Off the Pulpit


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Redeeming One Another?

When I was a teenager, two strangers came to our home. They were Russian, and I learned that they visited to thank my parents, who had helped them escape from the Soviet Union. I have since learned many stories of Jews who helped other Jews, risked their own safety, smuggled goods in and people out, in an attempt to help.   Such benevolence is not new. In the 15th century, some 250 Portugese Jews captured at African seaports were sold as slaves throughout the kingdom of Alfonso V. The Jews of Lisbon formed a committee and through the beneficence of…

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Dinner Table Topic?

For years I have been asking students of various ages if they ever had a discussion about God around the dinner table. Once the smiles abate, I ask why not. The reasons are usually the same: everyone has different opinions; nobody really knows; what is there to say – you believe or you don’t.   Of course people have different opinions about almost everything. Of the three topics one is not supposed to discuss in polite company – sex, politics, and religion – the first two comprise most of our conversation and only the last is rarely mentioned. Yet what…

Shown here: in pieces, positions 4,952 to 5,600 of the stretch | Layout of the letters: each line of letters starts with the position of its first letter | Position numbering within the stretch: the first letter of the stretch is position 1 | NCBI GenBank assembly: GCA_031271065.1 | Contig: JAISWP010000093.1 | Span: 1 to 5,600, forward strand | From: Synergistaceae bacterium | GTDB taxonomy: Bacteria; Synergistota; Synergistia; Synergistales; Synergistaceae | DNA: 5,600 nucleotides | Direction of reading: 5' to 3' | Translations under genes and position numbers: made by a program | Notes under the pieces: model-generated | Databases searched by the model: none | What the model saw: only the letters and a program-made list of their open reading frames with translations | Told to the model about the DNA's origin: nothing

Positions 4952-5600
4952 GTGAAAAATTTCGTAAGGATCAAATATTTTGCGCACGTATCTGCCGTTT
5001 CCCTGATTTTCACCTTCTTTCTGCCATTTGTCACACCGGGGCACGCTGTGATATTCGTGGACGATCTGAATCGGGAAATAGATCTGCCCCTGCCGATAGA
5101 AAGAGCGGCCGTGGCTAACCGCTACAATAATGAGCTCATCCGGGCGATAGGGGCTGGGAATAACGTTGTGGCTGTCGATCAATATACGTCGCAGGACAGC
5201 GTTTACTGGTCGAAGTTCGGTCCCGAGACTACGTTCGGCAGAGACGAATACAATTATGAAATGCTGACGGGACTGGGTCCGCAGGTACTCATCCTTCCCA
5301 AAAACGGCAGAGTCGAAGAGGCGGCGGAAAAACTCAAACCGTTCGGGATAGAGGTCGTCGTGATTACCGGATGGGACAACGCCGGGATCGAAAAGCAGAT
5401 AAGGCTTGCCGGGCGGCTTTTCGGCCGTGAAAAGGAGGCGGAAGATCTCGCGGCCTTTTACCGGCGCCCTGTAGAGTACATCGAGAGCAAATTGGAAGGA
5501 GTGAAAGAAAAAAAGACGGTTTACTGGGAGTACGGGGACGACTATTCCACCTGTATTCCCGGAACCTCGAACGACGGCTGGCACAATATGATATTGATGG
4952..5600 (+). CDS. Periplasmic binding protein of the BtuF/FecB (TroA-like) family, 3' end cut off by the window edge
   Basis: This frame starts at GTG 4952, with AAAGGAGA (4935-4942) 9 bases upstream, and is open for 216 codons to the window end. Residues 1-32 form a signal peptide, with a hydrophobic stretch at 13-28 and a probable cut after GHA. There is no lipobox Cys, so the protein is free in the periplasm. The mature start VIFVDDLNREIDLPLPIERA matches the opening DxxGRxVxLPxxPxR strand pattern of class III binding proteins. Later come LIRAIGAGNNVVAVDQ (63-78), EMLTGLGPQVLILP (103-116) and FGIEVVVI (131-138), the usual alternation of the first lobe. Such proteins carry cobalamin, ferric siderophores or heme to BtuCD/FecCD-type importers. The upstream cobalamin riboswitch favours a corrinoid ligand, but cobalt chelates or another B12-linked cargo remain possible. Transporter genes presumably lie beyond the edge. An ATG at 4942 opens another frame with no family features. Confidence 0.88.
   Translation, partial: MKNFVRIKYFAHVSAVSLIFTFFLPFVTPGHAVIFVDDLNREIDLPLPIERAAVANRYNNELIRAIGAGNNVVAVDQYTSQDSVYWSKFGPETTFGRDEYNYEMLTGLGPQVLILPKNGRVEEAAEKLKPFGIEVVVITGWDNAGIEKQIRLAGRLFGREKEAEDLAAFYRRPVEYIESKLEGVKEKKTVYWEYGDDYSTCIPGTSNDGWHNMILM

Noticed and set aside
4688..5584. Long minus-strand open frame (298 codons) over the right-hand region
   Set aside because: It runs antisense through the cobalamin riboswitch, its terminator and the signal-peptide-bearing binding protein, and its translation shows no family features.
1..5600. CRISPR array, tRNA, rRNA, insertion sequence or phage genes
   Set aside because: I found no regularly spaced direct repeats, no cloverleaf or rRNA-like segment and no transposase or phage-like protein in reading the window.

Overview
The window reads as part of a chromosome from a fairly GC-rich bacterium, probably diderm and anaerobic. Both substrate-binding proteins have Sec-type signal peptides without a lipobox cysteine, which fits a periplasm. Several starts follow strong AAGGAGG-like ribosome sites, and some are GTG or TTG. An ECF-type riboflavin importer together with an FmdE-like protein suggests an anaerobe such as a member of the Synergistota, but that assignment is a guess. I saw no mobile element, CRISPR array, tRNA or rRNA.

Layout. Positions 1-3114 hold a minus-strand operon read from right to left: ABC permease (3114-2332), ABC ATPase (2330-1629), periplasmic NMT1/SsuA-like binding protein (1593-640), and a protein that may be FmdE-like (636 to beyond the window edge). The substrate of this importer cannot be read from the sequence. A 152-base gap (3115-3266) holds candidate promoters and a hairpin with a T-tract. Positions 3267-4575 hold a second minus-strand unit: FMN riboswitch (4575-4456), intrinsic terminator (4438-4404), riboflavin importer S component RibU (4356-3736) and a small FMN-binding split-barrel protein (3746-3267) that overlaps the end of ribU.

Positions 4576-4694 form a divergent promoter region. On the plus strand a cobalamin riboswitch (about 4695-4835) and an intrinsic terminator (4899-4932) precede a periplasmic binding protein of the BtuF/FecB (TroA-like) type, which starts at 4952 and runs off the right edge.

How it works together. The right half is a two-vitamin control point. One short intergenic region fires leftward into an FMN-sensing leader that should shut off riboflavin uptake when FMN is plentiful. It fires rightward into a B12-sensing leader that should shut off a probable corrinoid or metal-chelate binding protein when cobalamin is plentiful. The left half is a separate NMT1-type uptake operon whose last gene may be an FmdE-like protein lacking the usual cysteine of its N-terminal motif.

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When the brothers meet, Esau tells Jacob “I have much.” Jacob responds by saying “I have enough” (lit. I have everything.)            The scholar and ethicist Meir Tamari calls this “the economics of enough.” We always want more; as Koheleth teaches, “the eye never has enough of seeing nor the ear of hearing” — we might add, nor the hand of grasping. Yet beyond a certain point money and possessions are not what you need or even what you can use, but about salving the ego with more and more and more.        …

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A New Year Of Prayer

Those who are new to traditional Jewish prayer often hear it as a parade of gibberish. There are moments when the congregation sings together but then it is like boxers retreating to their corners, each becoming newly occupied with his or her own stream of chants or mumbles.   Rabbi Simon Greenberg used to say that Jews pray alone together. Individual hearts, each with its own sorrows and dreams, also join in a collective aspiration that takes flight at certain moments in the service. Mumbling, although it is the recitation of words, is closer in sound to the babbling of…

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